- Browser. This type of targeting proposes the opportunity to run a campaign only to particular web browsers or specific web browser versions.
- Operation system. Some advertisers might want to target consumers who use specific operating system. In this way, they might want to optimize their budget set for a certain campaign.
- Device. Consumers might use various devices – desktops, laptops, mobile phones or tablets, leaving advertisers with the option to choose this targeting subset as their preference for narrowing down their audience.
Besides the above-mentioned subsets, reaching audiences can be even more specific by employing Audience targeting and Retargeting.
Audience Targeting involves the use of third party data to segment consumers based on their interests and/or intent while retargeting focuses on marketer’s own data (this is first party data). Retargeting results in better performance because it’s focused on consumers who are already interested in some products or services of a certain marketer.
With narrowing the target audience and in that way increasing the chances for success of the advertiser’s goals, the efficiency scope of RTB is multi-fold. Providing ad buyers with access to huge number of inventory and optimizing their choices, direct negotiation between publishers and ad networks is minimized, along with the need for human ad buyers.
By purchasing impressions in bulk, advertisers pay the same CPM across the board despite the fact that some users in some specific segment will be more valuable than others. Real-Time Bidding allows buying and selling on a per-impression basis, so advertisers only pay for the most relevant users and by doing this, they achieve the maximum ROI.
With Real-Time Bidding, publishers can work with hundreds of advertisers at one time, ensuring that they in turn can make the most of their inventory by always selling to the highest bidder.
It’s not just about knowing exactly what you buy and how much you pay for it. It is a good starting point, undoubtedly, but it’s only a start. The bigger issue is the context in which advertisers want to gain full insight on where their ads are ending up.
The degree of transparency is largely dependant on Demand-Side Platforms and inventory sources. Processes in traditional advertising lacked transparency and this affected reports on the ad placement on a site. RTB platforms are making efforts to provide advertisers with greater visibility of their ad placement and who they are seen by.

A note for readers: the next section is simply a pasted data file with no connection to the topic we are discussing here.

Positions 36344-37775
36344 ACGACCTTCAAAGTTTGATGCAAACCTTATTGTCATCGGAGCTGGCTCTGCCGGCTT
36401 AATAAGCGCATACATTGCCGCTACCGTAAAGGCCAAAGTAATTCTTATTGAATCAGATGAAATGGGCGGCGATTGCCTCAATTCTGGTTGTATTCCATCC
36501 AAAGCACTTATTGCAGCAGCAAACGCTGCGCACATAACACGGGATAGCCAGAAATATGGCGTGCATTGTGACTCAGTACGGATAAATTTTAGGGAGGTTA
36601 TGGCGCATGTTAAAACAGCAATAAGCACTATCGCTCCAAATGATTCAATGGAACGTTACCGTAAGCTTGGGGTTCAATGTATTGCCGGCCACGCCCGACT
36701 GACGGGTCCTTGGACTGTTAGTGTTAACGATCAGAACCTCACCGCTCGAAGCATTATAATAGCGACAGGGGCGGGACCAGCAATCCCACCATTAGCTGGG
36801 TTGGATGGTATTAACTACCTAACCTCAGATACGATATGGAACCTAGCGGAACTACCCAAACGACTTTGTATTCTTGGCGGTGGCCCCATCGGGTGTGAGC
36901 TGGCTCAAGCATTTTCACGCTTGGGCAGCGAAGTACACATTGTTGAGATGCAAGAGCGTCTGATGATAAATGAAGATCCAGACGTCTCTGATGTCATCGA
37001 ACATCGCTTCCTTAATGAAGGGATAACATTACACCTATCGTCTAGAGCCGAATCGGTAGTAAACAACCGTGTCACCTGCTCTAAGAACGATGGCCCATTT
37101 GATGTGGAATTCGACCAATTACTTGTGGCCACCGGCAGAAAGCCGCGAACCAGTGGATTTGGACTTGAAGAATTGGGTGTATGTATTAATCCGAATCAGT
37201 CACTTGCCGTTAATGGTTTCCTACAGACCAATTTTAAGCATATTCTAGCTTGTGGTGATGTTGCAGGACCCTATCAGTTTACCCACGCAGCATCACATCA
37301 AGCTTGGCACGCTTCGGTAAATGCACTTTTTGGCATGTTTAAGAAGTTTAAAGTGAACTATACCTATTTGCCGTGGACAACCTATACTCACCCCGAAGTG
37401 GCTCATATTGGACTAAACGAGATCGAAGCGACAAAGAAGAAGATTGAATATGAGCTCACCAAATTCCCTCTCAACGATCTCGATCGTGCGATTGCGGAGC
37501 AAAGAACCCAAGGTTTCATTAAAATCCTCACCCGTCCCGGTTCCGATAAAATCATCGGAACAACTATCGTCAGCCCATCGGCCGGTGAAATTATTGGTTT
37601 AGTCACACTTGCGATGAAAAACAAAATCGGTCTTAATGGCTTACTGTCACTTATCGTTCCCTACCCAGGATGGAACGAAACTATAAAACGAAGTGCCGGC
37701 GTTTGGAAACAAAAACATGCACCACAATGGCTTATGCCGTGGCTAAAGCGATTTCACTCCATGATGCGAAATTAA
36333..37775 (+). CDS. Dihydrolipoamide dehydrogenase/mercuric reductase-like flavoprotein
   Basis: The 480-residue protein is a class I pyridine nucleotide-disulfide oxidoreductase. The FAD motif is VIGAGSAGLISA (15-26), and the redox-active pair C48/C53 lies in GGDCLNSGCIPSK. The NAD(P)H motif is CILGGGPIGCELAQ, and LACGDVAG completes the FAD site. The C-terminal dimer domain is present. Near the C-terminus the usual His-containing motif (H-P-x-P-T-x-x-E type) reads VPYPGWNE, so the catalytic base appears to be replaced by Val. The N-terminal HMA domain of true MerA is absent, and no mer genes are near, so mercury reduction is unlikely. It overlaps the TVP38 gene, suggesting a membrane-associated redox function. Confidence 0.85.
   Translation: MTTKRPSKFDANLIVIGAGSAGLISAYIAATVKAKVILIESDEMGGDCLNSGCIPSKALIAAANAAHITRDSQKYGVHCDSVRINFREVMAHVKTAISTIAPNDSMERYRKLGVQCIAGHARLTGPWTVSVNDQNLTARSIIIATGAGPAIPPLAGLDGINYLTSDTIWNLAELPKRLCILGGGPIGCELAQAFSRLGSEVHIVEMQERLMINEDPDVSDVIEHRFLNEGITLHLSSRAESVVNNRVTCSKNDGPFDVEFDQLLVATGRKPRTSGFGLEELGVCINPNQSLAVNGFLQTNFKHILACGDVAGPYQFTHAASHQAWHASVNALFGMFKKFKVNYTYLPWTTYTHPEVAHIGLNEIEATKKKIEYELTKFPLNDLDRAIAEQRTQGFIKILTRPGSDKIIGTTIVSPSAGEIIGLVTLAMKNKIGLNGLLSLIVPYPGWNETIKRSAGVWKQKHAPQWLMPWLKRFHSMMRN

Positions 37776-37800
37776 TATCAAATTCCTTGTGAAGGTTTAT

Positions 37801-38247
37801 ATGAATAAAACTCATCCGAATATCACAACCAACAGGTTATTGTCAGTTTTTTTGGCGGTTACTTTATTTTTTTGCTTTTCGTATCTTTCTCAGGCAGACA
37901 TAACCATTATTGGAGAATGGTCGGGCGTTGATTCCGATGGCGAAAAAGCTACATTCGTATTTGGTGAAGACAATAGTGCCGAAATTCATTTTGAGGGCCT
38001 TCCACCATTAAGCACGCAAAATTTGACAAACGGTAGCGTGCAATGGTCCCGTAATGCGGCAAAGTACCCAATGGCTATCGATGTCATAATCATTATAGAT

Making transparency the industry standard, Real-Time Bidding provides greater control for advertisers in tracking the exact websites on which their ads are displayed, in this way also ensuring brand safety.
Brand safety is legitimately a major concern for both advertisers and publishers. Publishers need to control the advertisements and the advertisers featured on their websites so as not to reduce the brand value with low-quality ads or ads featuring inappropriate content.
Advertisers in turn need to have assurance that their advertisements will not end up in a segment of a website unnoticeable for the user, or get lost among bunch of other ads, thus lowering the possibility that the end user would click on them.
This issue can be at least partly resolved with the help of platforms used by the parties involved in RTB, i.e. by creating block lists for certain types of content and ads. In near future, marketers are expected to adopt even more proactive approach to addressing the issue of safety.
With a promise to change the ad landscape for good, Real-Time Bidding has indeed come a long way from its rocky beginnings to delivering more than expected. It surely took some reshaping and adjustments, but ultimately, it converted the challenges of traditional display advertising into opportunities to reshape the new ad landscape. Being labeled by experts as “the future of marketing in its infancy”, it seems legitimate to expect that the best of Real-Time Bidding is yet to come.